While they had complaints for the VA administrators, lawmakers were more likely to offer the advocates suggestions for potential solutions. “Have we given thought to a possible joint facility with the VA and the IHS (Indian Health Service) so that the Navajo people could benefit from the economy of scale and to make it a much fuller array of services?” asked Rep. Mark Takano, D-Calif. “The best way to justify that would be to open it up to both the IHS beneficiaries as well as VA beneficiaries.” Nygren said that sounded like a “great idea.” Nygren also pointed to other initiatives, including a potential partnership between the Navajo Nation and a new medical school planned for Northern Arizona University, in order to help provide the nation with doctors and nurses. He said he is working with Rep. Eli Crane, R-Oro Valley, to “find out if there is some sort of program that can be worked out (with NAU) that can be geared towards Navajo nurses and doctors that are closer to Navajo.” After the hearing, Nygren said a VA medical center would help “the physical, mental and emotional health of our veterans” while a VA benefits center “is a great way for our veterans to really start utilizing some of the benefits that the VA does have to offer.” “It would be nice to have another Navajo person be able to sit down with them and talk to them and walk them through everything because sometimes, it can be a lot of culture shock when you’ve got to travel to these other places and you’re not sitting across the table from someone that looks like you,” Nygren said.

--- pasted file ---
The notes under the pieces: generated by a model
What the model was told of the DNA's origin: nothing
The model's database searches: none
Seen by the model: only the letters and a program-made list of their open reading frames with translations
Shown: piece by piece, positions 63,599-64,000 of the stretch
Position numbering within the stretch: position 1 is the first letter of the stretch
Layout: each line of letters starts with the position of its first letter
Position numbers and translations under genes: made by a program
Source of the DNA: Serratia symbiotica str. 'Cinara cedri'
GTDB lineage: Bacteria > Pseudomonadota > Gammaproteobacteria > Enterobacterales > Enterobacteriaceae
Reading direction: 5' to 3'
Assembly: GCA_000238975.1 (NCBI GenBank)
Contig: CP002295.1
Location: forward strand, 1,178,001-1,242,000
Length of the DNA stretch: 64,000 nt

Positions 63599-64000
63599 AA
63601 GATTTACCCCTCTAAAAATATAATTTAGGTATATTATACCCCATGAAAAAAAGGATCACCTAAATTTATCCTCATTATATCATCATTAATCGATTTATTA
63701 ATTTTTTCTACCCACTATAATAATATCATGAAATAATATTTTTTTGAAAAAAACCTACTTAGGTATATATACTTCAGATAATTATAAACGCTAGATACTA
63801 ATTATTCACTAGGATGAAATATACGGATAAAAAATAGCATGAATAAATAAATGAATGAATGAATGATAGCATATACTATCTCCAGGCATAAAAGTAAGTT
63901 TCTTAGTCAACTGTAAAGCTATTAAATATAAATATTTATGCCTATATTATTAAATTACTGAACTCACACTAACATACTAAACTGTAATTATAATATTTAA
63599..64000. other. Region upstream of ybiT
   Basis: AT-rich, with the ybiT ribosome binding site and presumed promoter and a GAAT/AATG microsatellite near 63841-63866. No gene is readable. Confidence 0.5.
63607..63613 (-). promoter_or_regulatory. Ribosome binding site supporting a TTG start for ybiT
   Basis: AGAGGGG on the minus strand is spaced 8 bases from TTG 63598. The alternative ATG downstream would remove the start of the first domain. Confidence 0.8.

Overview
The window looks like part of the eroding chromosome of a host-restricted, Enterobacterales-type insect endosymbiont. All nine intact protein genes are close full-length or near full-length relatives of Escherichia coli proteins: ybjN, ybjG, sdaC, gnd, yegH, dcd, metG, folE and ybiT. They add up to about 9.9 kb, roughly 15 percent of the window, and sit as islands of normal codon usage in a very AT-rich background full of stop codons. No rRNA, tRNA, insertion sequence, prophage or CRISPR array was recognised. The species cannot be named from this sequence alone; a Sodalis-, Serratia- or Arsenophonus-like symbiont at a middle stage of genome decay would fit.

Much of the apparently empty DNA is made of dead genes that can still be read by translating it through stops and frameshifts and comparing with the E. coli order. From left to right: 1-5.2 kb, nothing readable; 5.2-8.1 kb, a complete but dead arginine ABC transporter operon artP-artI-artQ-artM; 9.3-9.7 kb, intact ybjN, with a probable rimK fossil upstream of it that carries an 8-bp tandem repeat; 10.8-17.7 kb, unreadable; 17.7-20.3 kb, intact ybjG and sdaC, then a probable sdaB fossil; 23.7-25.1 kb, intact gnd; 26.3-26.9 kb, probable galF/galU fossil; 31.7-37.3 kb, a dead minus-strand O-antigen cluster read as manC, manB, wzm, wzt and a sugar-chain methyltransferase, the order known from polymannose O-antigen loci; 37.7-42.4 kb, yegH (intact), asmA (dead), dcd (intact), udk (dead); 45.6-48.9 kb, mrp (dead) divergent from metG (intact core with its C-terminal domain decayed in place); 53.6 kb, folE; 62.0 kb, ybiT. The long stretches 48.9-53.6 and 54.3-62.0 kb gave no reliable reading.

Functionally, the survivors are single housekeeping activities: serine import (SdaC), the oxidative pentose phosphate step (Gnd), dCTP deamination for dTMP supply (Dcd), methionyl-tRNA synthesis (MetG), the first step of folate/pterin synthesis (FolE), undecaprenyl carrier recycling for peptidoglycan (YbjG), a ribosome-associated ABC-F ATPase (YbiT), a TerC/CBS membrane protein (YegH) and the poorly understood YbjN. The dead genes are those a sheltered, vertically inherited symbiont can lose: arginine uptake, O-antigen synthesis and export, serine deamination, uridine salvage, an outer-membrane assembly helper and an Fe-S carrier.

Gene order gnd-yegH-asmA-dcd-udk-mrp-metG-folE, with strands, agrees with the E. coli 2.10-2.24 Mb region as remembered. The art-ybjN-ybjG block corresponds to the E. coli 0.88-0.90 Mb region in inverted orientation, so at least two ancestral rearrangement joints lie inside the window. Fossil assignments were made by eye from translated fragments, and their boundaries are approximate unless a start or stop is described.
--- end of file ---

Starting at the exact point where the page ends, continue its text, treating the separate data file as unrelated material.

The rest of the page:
Proud to have Navajo Nation President @BuuVanNygren at today's @HouseVetAffairs hearing as my guest.— Rep. Eli Crane (@RepEliCrane) January 11, 2024
It's critical that Congress works to better serve tribal veterans who have sacrificed so much for the whole of our nation. Thanks to Chairman @RepBost for holding this hearing. pic.twitter.com/QXS7LumPR8
Rural Access: Is VA Meeting All Veterans Where They Live? (docs.house.gov) For more stories from Cronkite News, visit cronkitenews.azpbs.org.
Note: This story originally appeared on Cronkite News. It is published via a Creative Commons license. Cronkite News is produced by the Walter Cronkite School of Journalism and Mass Communication at Arizona State University.
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